Jacksonville Race Discrimination Lawyer
Anyone who applies for a job or currently works for an employer deserves to be treated fairly and should never have to experience discrimination on the basis of race. Yet race discrimination in the workplace happens more often than many of us would like to think, and it is important for employees to know that they have protections under the law. Discrimination on the basis of race or color is prohibited under Title VII of the Civil Rights Act of 1964, which is a federal law. State laws in Florida also prohibit discrimination on the basis of race. Our Jacksonville race discrimination lawyers want to highlight the protections available for employees under federal law.
What is Race Discrimination Under Title VII?
Under Title VII, a job applicant or employee is protected against discrimination on the basis of race or color in addition to having protections against retaliation for bringing a race discrimination claim or participating in a race discrimination investigation at their workplace. According to the U.S. Equal Employment Opportunity Commission (EEOC), race discrimination in the workplace “involves treating some (an applicant or employee) unfavorably because he/she is of a certain race or because of personal characteristics associated with race,” like a person’s “hair texture, skin color, or certain facial features.” A person can also experience unlawful race discrimination if they are treated unfavorably at work because they are married to, or otherwise associated with, a person of a specific race.
Examples of Race Discrimination Under Title VII
Race discrimination can take many different forms, and it can occur at all stages of the employment process. Examples of race discrimination include but are not limited to the following:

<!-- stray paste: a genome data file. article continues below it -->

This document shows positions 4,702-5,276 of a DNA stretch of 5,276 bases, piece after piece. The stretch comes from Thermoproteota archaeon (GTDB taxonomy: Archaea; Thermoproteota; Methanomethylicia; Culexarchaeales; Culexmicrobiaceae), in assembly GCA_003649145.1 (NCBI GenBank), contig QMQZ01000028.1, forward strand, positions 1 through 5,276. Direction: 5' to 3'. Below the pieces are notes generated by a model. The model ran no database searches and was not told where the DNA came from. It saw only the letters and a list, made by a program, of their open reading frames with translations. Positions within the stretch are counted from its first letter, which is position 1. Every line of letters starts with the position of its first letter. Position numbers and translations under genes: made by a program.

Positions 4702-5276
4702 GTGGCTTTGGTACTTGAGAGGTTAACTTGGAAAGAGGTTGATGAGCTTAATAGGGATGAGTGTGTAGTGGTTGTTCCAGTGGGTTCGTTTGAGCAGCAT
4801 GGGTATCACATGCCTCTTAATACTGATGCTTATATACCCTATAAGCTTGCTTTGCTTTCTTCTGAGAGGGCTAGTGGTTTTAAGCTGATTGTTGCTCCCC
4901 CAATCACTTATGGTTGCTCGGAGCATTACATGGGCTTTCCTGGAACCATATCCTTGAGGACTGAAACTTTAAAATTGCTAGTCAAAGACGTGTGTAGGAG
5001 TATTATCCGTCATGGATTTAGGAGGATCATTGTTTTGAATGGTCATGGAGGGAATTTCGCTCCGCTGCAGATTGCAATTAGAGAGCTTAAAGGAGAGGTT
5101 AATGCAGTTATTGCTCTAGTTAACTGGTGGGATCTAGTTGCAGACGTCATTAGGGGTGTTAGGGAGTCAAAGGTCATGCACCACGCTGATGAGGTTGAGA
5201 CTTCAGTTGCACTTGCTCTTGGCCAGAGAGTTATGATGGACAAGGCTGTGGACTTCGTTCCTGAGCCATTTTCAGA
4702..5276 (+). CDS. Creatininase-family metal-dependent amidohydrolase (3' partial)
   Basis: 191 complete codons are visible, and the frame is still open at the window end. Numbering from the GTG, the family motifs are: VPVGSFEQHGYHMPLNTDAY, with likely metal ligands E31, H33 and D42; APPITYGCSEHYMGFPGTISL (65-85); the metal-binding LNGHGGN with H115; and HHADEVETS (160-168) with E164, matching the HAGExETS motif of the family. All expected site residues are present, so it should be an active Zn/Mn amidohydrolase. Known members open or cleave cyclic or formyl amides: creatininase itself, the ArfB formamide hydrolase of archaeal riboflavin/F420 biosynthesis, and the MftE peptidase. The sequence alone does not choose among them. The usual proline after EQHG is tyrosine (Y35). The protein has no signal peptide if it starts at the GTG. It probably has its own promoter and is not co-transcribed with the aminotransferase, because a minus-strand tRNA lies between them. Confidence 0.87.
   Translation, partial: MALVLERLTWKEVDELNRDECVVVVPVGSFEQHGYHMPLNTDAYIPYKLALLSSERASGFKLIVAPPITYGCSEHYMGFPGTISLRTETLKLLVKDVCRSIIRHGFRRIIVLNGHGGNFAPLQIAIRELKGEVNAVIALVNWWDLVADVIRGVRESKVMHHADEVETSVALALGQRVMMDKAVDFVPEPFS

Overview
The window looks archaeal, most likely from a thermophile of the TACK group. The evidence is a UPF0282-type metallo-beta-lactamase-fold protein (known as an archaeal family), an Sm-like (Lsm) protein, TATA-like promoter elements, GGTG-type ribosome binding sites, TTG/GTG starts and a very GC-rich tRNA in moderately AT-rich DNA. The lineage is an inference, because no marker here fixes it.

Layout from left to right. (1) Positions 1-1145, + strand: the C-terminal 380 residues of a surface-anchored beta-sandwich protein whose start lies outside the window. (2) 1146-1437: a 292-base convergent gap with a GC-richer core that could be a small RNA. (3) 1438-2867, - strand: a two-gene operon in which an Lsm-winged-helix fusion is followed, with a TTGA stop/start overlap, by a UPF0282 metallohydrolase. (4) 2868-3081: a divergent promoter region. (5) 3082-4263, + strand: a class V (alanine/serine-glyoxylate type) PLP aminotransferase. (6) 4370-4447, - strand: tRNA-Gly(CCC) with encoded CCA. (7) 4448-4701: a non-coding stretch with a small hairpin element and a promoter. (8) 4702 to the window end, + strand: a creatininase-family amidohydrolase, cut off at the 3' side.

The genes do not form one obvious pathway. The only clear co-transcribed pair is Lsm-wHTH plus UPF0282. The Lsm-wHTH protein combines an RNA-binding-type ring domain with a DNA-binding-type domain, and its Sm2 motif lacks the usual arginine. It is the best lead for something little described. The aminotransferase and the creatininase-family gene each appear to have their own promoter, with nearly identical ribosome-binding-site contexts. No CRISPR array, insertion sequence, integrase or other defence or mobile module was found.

- Advertising for job applicants of a certain race or excluding applicants of certain races;
- Making hiring decisions on the basis of race;
- Promoting or demoting on the basis of race;
- Using race as a factor in making job assignments or schedules;
- Laying off employees of a particular race; or
- Employee experiencing racial harassment at work.
Racial Harassment Prohibited Under Title VII
A person can also face unlawful harassment as a result of race or perceived race in the workplace. To be unlawful under Title VII, harassment must create a hostile or offensive work environment. In most cases, a single incident will not be enough to create a hostile work environment unless it is extremely severe.
Race harassment can be perpetrated by many different parties and is unlawful regardless of whether the harasser is an employer, co-worker, or third party such as a client or customer.
Contact a Jacksonville Employment Discrimination Attorney
If you have faced race discrimination in the process of applying for a job or at your current place of employment, you may be eligible to file a federal claim under Title VII. This federal law covers employers with 15 or more employees. Even if you work for a smaller employer, you may have options to file an employment discrimination case. One of our experienced Jacksonville employment discrimination attorneys can assist you. Contact the Law Offices of Carol M. Galloway, P.A. for more information.